Appeal court affirms right of “casual” employees to leave


21 May 2020


On 20 May 2020 the Full Federal Court handed down its decision in the matter of WorkPac v Rossato [2020] FCAFC 84, confirming that certain employees engaged as casuals are entitled to leave benefits, and deciding that WorkPac was not entitled to claw back or set off amounts said to represent a casual loading (and therefore effectively paid in lieu of any entitlement to leave).  The decision largely confirms and expands upon the previous decision in WorkPac v Skene.

 

Not a true casual employee

The Full Court found, consistent with the Skene case, that Mr Rossato was not a true casual employee (and therefore not excluded from leave entitlements under the National Employment Standards (NES)) having regard to the regular nature of his employment.  The Court found that he had a firm commitment to continuing and indefinite work according to an agreed pattern of work (roster).

 

No entitlement to claw back or set off loading

The Full Court also rejected various defences raised by WorkPac to the effect that it ought to be entitled to claw back or set off the component of the employee’s pay which WorkPac said represented the 25% casual loading paid to the employee in recognition that casual employees are not entitled to leave. 

The Court reached this decision for a number of different reasons, some of which were specific to the facts and evidence presented in the case and others which are of more general application which we are in the process of analysing in detail. 

 

Implications for employers

The decision confirms, subject to any successful appeal to the High Court, that employers must now expect that casual employees who have a “firm advance commitment” as to the days/hours they will work will be considered to be permanent employees for the purposes of leave under the NES.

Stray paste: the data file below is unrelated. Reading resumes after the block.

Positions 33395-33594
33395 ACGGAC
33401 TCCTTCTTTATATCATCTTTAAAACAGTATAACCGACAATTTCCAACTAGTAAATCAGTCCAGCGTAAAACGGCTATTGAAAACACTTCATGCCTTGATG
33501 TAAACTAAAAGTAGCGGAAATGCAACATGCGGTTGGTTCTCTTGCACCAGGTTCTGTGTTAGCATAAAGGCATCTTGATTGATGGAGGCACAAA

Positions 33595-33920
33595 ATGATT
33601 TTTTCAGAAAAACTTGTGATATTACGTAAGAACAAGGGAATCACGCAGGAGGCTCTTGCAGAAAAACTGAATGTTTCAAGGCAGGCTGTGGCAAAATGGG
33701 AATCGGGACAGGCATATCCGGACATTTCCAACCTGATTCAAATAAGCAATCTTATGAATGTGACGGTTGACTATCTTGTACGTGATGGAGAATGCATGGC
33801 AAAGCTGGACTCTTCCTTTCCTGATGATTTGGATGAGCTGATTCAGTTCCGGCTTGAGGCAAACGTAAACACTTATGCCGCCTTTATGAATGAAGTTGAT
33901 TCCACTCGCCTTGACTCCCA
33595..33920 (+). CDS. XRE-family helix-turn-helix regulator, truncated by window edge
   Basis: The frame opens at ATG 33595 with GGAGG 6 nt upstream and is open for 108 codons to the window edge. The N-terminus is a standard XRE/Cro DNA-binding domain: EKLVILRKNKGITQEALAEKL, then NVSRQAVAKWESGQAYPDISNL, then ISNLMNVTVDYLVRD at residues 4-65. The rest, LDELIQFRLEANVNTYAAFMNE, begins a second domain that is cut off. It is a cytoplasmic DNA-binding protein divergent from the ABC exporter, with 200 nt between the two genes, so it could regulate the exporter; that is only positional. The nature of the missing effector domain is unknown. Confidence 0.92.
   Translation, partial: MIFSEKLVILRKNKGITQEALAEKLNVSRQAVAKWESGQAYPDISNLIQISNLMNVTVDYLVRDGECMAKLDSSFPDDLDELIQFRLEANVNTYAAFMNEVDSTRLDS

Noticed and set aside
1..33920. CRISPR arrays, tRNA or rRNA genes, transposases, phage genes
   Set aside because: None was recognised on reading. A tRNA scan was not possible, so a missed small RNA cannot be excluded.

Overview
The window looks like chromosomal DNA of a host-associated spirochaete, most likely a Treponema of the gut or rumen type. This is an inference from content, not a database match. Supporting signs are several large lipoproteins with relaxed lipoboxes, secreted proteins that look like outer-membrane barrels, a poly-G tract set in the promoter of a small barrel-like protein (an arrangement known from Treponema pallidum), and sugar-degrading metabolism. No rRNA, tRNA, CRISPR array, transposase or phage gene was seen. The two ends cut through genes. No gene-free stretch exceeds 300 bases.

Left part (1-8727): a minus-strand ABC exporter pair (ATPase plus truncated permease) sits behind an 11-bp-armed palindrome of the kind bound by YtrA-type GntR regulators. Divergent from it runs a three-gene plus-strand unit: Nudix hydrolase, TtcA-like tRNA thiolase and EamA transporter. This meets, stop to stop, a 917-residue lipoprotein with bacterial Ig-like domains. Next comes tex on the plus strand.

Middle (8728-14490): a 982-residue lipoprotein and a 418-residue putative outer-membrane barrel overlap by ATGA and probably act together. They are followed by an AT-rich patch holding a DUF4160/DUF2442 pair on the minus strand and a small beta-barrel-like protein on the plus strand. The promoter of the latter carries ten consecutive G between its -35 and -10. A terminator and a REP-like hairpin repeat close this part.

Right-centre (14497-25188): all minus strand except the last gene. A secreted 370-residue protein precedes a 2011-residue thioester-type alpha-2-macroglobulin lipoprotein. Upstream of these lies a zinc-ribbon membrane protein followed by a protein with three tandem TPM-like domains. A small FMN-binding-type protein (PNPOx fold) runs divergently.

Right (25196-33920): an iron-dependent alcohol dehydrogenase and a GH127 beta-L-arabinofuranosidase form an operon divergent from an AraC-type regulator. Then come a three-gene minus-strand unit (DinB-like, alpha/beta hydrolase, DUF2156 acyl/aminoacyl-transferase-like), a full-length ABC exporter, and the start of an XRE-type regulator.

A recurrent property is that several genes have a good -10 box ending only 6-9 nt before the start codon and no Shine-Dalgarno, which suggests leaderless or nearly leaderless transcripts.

The federal government has indicated that it may consider legislative amendment to address this matter but there is nothing currently in the pipeline.

Employers should review their current employment arrangements and contracts in light of the detailed reasons in the judgments of the Full Court in order to assess their risks and:

  • identify whether contracts and arrangements should be varied to reduce risk and maximise the prospect of being able to set off or claw back casual loadings paid (and therefore avoid “double dipping”);
  • determine whether there are broader implications in relation to the effectiveness of contracts which include annual salary and associated set off provisions.

If you would like to discuss your workplace employment arrangements, please contact our workplace law team.

 

This article provides general comments only.  It does not purport to be legal advice.  Before acting on the basis of any material contained in this article, we recommend that you seek professional advice.

 

Authors:

 

Paul Dugan, Principal in our Disputes Team

Contact
Email:  pdugan@dmawlawyers.com.au
Direct Telephone:  +61 8 8210 2266

 

Kylie Dunn, Senior Associate in our Disputes Team

Contact
Email:  kdunn@dmawlawyers.com.au
Direct Telephone:  +61 8 8210 2286